To avoid system errors, if Chrome is your preferred browser, please update to the latest version of Chrome (81 or higher) or use an alternative browser.
Click here to login if you're an NAE Member
Recover Your Account Information
Download File (mp3)
Please upgrade to a newer browser.
Anchor Lede: Most of us are aware that our laptops or desktops can be vulnerable to cyber attack. But, as they become increasingly computerized, cars may become targets too.
Randy Atkins: Computers are making our cars safer and more fuel efficient, but maybe also more vulnerable to malicious attack.
Yoshi Kohno: We found that while actually driving the car, someone connected to the car’s internal network could actually control almost all of the critical components within the car – from the braking system to the transmission to the lighting systems to the dashboard.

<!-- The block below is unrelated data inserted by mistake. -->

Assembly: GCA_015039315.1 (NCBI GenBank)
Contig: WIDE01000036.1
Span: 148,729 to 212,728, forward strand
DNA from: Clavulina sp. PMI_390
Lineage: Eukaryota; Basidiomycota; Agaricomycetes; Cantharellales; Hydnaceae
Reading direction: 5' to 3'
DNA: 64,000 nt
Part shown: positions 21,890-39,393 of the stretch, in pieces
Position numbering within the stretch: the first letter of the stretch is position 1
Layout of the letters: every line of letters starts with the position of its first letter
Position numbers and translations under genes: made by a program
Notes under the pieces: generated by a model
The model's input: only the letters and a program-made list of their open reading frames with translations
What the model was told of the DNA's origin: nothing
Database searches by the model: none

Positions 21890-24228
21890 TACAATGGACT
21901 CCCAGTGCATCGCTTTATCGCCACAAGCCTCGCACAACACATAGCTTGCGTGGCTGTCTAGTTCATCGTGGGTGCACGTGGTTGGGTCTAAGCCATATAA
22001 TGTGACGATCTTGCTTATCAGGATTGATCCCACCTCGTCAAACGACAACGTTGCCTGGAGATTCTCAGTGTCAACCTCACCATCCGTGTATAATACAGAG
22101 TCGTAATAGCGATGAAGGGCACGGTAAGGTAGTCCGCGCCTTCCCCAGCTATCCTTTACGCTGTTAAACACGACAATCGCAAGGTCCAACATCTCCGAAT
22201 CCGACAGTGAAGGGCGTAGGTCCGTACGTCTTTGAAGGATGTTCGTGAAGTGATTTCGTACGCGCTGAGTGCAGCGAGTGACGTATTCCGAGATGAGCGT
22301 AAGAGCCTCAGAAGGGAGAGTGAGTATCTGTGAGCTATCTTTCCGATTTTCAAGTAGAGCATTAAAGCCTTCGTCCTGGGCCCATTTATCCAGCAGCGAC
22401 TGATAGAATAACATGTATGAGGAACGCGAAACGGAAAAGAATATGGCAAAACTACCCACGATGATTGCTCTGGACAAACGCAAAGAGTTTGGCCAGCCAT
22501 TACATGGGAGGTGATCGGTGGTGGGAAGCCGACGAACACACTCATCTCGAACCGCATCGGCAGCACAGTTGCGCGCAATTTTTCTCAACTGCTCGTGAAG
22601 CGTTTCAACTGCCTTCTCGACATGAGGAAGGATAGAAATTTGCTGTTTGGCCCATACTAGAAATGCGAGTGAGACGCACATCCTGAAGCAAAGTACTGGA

Randy Atkins: Yoshi Kohno, a University of Washington computer scientist, plugged directly into a car’s diagnostics port for his tests. But, he says increasing use of wireless connections – from emergency communications to just unlocking doors – may be cause for concern.
Yoshi Kohno: If someone could compromise one of those wireless interfaces, what could they do to the computers in the car?
Randy Atkins: Kohno hopes his findings will encourage more thought about that, and security measures. With the National Academy of Engineering, Randy Atkins, WTOP News.